The art of marketing isn’t what you keep in the boat it’s what you throw out. I’ve mentioned that before and full credit goes to my long time mentor and our agency founder, Tim Clarity. It was true when he first told it to me and it’s true today.
Today, opportunities to connect with consumers are as vast and wide. You can connect using influencers that add credibility to your brand’s message, but that won’t get the reach or frequency that you’d get with a more traditional medium like broadcast or digital video. But, Rob, you say adding a medium isn’t throwing anything out of the boat. I know. Which is why we have to do that earlier when we’re targeting.
This past week, I ran the 5K Torchlight race here in Minneapolis, a part of the annual Aquatennial Celebration. As I was waiting for the start, I began to pay attention to who was around me. They weren’t all young or old or even in between. Age didn’t define them. Attitude did. They all we happy, had great energy and very social. They were a near perfect reflection of our Conscious Consumer segment that we call the Committeds.
We define Committeds as those who actively manage their health and wellness while also acknowledging that they can’t plan for everything. They represent 36% of American adults, and are slightly more likely to be female versus male. When it comes to making behavioral changes that relate to health and wellness, this group is significantly more likely to stick with those changes. In fact, 50% of Committeds who said they had adopted a healthy diet were still at it 3 years later. Even the more go-getting Torchbearers segment were only at 33%. They’re just as dedicated to exercise engagements, with 46% still at it after year three. Bottom line is: they stick with their actions more than any other segment. Our recent THINK report digs deeper into the Committeds’ attitudes and beliefs, and reveals a brand-loyal customer who is willing to pay more for products that fit their values. Which leads me to Cannondale.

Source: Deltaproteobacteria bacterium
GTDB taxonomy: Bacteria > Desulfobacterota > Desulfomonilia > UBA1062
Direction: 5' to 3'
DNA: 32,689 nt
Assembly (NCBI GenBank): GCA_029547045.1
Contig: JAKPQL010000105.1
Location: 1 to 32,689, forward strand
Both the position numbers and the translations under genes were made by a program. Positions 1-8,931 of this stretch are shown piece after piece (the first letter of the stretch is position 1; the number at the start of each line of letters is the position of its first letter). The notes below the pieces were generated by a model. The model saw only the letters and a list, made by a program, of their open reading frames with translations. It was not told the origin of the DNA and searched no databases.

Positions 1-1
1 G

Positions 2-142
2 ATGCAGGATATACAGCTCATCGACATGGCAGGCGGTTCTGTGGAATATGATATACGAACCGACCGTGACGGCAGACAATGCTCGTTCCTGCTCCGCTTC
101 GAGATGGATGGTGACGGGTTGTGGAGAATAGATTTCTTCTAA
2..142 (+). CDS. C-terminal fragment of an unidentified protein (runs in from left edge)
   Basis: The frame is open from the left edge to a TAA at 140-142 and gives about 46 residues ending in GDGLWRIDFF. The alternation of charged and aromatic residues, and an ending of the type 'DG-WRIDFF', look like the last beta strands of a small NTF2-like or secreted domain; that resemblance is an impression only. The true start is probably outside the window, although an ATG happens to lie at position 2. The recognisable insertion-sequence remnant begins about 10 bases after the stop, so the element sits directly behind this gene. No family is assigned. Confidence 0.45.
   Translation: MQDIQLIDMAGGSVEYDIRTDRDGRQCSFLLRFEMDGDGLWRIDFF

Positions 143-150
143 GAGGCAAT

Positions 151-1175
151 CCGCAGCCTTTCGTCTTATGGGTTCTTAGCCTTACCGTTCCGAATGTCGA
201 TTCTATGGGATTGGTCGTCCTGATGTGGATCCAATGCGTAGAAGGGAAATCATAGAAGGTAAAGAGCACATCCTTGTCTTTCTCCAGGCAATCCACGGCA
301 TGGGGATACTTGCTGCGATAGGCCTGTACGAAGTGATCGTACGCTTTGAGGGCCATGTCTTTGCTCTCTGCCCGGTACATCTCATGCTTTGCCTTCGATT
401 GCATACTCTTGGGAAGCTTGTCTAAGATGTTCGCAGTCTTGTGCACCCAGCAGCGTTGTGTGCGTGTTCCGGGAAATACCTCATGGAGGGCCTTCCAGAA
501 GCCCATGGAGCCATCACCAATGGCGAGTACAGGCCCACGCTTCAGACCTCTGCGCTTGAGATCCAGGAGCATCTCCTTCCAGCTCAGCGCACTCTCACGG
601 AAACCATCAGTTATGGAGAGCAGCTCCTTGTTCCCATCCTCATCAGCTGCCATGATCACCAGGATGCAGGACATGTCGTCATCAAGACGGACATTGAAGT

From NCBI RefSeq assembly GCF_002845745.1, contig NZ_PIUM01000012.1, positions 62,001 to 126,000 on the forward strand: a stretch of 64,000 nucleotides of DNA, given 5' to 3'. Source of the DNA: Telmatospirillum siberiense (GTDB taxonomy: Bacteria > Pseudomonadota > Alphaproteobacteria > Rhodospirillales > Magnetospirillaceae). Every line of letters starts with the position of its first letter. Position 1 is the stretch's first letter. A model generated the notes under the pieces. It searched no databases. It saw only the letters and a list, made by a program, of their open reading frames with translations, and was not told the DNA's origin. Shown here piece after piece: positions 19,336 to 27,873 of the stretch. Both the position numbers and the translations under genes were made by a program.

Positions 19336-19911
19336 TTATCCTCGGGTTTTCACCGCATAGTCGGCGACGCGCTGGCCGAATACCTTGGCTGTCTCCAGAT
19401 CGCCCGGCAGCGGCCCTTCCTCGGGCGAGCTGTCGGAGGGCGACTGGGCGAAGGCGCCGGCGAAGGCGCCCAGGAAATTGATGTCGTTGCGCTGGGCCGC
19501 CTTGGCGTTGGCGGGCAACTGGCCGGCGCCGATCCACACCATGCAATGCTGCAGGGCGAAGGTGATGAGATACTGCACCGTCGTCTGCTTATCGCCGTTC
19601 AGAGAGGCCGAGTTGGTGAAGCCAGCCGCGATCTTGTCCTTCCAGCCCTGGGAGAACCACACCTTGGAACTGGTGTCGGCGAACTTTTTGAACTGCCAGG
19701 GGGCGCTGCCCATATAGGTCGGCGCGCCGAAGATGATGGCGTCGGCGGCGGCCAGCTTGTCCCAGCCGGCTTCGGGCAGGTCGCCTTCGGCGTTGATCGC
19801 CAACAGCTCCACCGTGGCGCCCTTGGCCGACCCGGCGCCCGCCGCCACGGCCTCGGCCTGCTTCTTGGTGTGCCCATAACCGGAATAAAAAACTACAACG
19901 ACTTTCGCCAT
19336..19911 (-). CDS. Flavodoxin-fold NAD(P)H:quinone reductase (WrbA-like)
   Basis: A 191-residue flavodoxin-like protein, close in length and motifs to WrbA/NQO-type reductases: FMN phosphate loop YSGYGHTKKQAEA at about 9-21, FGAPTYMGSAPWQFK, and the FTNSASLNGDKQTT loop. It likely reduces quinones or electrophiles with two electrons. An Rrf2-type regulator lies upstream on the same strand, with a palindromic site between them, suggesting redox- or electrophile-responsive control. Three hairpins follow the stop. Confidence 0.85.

Cannondale, with its focus on biker advocacy programs and organizations – like the People for Bikes movement and the League of American Bicyclists, is a solid example of a brand that keys into the mindset of this consumer segment. By narrowing its focus to Committeds and evaluating who within it is most likely to engage, they’re able to hone in on most receptive of the cohort. This approach makes budgets travel further, builds reach and frequency within a very specific audience segment, and helps a company speak directly to those who are more likely to be brand-loyal evangelists that will pay more for the product. That is, assuming that a brand delivers on the promise. And connects with the right values.
Throwing things out of the boat isn’t easy. And it’s imperfect. But it’s a lot better – and more effective – than trying to be all things to all people.
To learn more about the Committeds and their health and wellness lifestyles, download our 2017 THINK report.